He was released by the electric net on the other side, standing before the five who had sent their avatars. He opened his arms and bowed, lifting his eyes to speak with them from there. “That you five accept this responsibility, when it’s not even your cause-”
One raised his hand. “Our aims have become intertwined. Signalman.”
Raev lowered his bow even further. “And for that the living and the dead for whom I stand are deeply grateful to the Vedani.”
They nodded to him, some smiling. “The vector group is ready in the next chamber when you are.”
“This has been a work of long years, friends. I walk lighter knowing the blood of my father and home shall have its vindication.” The five parted to let him pass, and he strode forward to open the door.
In the adjoining hall stood twenty people in two facing rows. Upon his entrance, they took a knee and planted their fists on the floor, eyes glowing. They rose and all stood before each other, the five Vedani behind Sturlusson.
“You last remnants of Hirylien. All the years I searched for you, that we searched for each other, precipitated this moment. You know the truth now as I discovered it, and we are bringing it to them. So that finally, the rage burning in our hearts for our lost families and futures can be shown as the grave injustice being perpetrated on all peoples of the Imperium. We are their warriors. This is our first step.”
“For all you’ve suffered, you have agreed to suffer more to bring, if not ultimately justice, then some retribution. To put an end to one of their great poisons. You all have what you need to survive the time of onslaught, and let us draw each other through this fire to the other side victorious.” All twenty dropped a knee and knuckle pounded the floor. Sturlusson did the same, bringing down both fists at once. The pounding subsided.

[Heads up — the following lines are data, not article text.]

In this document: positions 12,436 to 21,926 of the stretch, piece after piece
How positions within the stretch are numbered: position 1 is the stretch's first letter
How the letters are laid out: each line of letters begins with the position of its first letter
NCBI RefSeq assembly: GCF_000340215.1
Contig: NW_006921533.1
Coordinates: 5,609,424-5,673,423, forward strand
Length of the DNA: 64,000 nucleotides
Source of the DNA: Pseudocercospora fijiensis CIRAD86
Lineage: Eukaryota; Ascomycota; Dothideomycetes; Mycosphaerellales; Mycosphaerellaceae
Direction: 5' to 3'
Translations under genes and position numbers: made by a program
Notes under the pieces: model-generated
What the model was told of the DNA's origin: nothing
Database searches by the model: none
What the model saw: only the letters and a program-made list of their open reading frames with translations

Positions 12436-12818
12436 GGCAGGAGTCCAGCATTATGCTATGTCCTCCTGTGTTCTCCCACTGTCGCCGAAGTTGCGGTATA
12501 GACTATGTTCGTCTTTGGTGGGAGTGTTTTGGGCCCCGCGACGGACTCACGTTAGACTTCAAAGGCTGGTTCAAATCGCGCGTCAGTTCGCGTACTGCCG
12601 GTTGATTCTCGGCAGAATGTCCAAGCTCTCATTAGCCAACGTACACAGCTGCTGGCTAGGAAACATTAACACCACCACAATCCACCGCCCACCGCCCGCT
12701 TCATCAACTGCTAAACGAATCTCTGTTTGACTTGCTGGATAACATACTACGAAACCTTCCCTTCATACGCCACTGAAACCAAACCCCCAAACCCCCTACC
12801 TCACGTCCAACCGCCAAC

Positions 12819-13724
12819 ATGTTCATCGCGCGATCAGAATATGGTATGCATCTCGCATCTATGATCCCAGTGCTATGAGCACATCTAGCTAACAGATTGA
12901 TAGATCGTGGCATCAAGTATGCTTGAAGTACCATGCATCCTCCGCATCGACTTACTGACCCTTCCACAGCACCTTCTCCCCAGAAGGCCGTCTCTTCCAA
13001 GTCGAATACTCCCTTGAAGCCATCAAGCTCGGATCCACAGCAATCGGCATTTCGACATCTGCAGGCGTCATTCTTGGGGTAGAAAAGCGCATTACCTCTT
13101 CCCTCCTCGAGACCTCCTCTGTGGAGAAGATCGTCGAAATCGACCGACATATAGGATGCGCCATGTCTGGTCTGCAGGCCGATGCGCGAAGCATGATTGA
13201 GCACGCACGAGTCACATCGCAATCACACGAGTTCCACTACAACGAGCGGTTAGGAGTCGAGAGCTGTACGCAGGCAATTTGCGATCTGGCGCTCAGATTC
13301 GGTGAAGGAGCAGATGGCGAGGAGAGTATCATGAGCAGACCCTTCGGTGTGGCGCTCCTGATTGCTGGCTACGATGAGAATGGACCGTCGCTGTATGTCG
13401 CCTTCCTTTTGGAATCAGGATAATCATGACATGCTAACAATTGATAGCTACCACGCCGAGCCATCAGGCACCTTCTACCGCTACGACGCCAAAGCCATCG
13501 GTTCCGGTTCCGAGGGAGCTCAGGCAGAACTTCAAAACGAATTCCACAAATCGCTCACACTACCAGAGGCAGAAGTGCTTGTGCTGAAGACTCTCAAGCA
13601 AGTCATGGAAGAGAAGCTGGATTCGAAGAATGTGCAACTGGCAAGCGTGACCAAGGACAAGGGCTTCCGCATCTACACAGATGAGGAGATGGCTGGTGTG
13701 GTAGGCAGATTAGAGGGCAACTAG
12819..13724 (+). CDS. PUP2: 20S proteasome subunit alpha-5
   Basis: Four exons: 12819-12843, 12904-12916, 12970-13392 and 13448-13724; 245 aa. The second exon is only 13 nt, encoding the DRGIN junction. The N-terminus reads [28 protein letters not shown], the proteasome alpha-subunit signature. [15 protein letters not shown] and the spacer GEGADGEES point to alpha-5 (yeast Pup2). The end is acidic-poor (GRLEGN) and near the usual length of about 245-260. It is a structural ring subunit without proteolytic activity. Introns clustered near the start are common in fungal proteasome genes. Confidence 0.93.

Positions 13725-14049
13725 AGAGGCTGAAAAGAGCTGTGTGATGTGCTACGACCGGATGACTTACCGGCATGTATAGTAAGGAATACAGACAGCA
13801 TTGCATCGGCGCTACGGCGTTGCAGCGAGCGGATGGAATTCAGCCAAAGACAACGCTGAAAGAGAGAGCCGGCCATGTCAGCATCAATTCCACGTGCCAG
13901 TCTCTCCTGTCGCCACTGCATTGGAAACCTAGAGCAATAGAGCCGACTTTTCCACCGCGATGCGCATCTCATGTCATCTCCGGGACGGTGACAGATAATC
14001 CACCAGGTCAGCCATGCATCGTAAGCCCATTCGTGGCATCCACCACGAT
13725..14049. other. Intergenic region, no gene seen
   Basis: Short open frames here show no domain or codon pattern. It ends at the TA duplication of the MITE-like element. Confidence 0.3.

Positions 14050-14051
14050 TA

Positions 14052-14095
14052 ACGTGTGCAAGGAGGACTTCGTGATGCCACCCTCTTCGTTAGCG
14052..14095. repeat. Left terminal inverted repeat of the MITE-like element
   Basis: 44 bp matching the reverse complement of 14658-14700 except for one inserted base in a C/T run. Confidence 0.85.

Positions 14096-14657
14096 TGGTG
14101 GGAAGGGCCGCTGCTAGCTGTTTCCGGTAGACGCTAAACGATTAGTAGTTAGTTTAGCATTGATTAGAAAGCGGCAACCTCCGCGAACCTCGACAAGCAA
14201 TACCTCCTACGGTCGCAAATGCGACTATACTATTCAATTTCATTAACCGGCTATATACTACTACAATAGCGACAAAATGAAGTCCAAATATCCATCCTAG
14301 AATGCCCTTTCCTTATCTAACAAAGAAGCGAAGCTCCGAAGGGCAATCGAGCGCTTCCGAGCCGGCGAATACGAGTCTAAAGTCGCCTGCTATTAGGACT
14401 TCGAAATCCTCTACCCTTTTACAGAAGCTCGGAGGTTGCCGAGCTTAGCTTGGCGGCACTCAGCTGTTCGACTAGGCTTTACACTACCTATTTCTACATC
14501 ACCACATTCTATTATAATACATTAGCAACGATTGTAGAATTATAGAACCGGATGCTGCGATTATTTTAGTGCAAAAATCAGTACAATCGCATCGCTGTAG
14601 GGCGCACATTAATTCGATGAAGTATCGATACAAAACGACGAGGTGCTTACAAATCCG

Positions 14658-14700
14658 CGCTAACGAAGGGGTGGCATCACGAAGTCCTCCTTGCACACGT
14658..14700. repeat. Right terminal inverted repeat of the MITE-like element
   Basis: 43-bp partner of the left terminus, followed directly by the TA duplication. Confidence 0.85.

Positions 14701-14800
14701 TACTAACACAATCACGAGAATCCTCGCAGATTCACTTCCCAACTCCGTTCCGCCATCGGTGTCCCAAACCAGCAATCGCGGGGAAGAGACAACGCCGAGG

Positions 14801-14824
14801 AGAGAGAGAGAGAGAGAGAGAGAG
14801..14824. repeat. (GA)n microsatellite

“Remember, this is only the beginning.” A smile stretched wide on his face, growing into a full grin. He turned to the five behind him standing respectfully in salute. He gestured toward one, her Vedani hair silver against blue-white skin. She nodded slightly, and all five murmured subtonally, making microgestures.
A door on one side of the hall opened, and in came a cart bearing capped tubes and dosers with three doctors. It stopped at one end of the double line, and the doctors started inoculating them with the brassy serum. Raev Sturlusson and the Vedani joined them at the far end.
Through the door followed a rack carrying necessity packs for twenty-one Hirylienites, and behind that a rolling freezer billowing cool air. The entire vector group had been injected, and a pack was set behind each of them. The chest freezer took the place of the med cart, and from it came racks of flasks to distribute. Each flask was a secure carrycase for a smaller set of tubes, filled with liquids and some powders.
Sturlusson paced between the two lines. “Familiarize yourselves with these. This carries our mission, as well as your individual salvation and assurance. Be able to use them as needed, without thinking, under any duress you may encounter. Put it where you can immediately access it. These will save much more than just yourselves.” He zippered his into a pocket. “Assemble things and get in groups.”